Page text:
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Monday, December 05, 2022

Euthanasia and the Slippery Slope

Euthanasia projects of the Colorado Party and a sector of the Broad Front have been integrated into the lower house, which has fueled the will of legislators from different parties. Everything indicates that Uruguay will have a euthanasia and assisted suicide law.

There is one point that is mentioned without much explanation of the meaning: the slippery slope.

The situation in the Netherlands, which has been facing the practice of euthanasia for 20 years, is well known. Several authors (David Volokh, Ranon Gillon) have studied slippery slopes in that country as well as Belgium, Luxembourg and other countries that are joining this new entrant.

This phenomenon includes the fact that as the process becomes “natural” and the population (in Uruguay) accepts or tolerates it, society’s morals change and the voices of those defending life are silenced.
Gradually, the grounds of euthanasia are widening, even for diseases that are not incurable. In addition, there is a risk that the procedure will be performed without the patient’s consent, as in the case of people with late-onset Alzheimer’s (unable to make decisions) in the Netherlands, Belgium and Canada.

In the Netherlands, restrictions for selecting candidates for euthanasia began two decades ago, similar to the current bill in our country (terminal diseases such as cancer, neurodegenerative diseases, etc.). However, over the years it was enabled for patients with dementia, Alzheimer’s, mental diseases; Later (2005) this was expanded to include children over 12 years of age with terminal illnesses and currently includes children aged 1 to 11 years. Parents can request euthanasia for children under 1 year of age based on the Groningen Protocol which was written in 2005 by Drs. Verhagen and Sawyer.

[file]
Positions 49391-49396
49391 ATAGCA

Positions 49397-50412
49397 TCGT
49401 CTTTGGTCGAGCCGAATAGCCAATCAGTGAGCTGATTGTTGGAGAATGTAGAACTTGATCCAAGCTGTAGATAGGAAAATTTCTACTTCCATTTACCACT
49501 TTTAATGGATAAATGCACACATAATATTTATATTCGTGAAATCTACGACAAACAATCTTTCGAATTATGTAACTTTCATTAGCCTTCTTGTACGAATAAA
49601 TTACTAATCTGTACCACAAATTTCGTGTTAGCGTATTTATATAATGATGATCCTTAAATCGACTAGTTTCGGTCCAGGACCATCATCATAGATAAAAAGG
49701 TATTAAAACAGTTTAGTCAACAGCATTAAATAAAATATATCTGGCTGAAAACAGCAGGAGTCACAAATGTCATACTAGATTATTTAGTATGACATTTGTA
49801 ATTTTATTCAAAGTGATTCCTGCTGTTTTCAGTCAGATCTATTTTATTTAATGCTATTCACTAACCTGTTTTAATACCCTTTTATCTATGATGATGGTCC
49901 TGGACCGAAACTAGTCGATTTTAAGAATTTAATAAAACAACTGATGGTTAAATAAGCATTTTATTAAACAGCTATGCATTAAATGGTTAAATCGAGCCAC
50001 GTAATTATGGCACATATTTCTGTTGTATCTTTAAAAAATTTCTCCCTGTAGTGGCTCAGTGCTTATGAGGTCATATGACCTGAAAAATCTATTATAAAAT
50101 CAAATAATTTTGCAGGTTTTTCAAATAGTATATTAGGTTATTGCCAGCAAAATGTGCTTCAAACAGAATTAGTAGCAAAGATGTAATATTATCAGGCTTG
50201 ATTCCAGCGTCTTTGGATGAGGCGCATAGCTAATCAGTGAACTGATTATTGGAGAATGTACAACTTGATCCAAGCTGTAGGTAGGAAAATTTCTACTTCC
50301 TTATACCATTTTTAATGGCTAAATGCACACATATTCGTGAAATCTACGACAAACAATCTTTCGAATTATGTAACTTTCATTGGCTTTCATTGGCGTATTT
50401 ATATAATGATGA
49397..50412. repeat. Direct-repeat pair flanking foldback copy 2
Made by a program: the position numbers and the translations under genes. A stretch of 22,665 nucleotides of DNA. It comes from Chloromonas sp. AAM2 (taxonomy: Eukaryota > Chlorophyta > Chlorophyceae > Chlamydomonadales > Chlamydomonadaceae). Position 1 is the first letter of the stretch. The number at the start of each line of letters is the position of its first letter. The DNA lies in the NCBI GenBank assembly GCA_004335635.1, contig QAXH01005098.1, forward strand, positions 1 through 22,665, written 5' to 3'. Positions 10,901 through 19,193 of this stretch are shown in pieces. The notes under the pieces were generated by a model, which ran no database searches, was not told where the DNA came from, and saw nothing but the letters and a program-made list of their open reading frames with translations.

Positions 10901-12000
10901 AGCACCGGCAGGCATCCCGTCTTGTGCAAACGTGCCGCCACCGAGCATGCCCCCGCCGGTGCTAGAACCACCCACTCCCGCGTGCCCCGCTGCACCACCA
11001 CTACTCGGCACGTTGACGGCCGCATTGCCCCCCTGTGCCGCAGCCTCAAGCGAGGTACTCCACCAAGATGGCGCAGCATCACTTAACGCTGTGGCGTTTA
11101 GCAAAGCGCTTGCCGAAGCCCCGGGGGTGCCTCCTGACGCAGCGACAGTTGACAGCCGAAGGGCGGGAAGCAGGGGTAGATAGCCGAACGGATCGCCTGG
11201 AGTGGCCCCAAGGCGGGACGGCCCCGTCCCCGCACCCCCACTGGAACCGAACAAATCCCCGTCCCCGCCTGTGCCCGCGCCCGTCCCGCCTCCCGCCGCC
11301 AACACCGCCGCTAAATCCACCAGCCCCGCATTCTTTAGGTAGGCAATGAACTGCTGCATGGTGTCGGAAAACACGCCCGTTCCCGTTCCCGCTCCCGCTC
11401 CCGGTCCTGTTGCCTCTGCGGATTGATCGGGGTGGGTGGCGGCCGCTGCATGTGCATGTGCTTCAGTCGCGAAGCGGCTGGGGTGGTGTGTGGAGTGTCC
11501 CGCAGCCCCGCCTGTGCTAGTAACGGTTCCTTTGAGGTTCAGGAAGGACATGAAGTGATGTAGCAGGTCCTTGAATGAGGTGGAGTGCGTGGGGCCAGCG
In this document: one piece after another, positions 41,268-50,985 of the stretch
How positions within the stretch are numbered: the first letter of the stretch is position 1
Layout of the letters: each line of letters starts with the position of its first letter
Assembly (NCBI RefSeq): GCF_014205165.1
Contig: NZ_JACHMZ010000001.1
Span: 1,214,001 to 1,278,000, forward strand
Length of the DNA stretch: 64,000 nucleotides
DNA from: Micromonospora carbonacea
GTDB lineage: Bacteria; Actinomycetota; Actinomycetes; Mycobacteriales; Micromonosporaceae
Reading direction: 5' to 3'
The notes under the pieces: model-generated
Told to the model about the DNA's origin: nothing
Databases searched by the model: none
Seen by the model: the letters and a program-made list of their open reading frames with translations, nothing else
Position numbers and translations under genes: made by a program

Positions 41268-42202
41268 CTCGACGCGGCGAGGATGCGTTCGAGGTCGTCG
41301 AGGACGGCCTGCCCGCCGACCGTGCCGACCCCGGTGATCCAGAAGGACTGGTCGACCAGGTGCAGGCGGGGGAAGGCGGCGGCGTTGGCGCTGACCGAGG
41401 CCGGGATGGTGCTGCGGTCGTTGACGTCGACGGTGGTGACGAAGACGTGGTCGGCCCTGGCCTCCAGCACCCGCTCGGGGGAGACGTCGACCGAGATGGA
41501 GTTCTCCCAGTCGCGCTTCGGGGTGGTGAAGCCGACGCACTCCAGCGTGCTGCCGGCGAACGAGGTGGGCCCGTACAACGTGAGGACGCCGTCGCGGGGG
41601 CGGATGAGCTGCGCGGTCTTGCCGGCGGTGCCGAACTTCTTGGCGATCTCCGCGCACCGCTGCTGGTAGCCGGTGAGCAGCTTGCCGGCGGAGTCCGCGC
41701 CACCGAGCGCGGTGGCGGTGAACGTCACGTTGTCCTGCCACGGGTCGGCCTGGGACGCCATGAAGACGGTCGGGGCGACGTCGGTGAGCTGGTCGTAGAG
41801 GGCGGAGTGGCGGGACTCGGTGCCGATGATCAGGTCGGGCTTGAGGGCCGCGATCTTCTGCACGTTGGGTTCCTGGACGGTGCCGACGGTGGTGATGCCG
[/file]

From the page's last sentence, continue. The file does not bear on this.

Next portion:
In Belgium, which competes with the Netherlands, which enforces the most severe euthanasia laws, in 2014 an amendment was made to the 2002 euthanasia law and legalized euthanasia for minors without age limits. The same is happening in Luxembourg.

I wonder: will the same thing happen here in Uruguay? Are we different from the Dutch and the Belgians in this respect?

In short, it is essential that universal access to palliative care is already effectively established if euthanasia legislation is implemented. It would be a brutal violation of human rights (moral-moral I leave to every reader) if the victim did not have this option before being offered euthanasia.

This “slippery slope” phenomenon is believed to be a reality in developed countries.

We cannot forget that 100 years ago these countries faced the horrific experience of governance with complete disregard for life, which led to brutal human rights violations.

Who guarantees us that we, who do not suffer these monstrous violations of human dignity, do not descend this dangerous slope that we still do not know where it may lead us?

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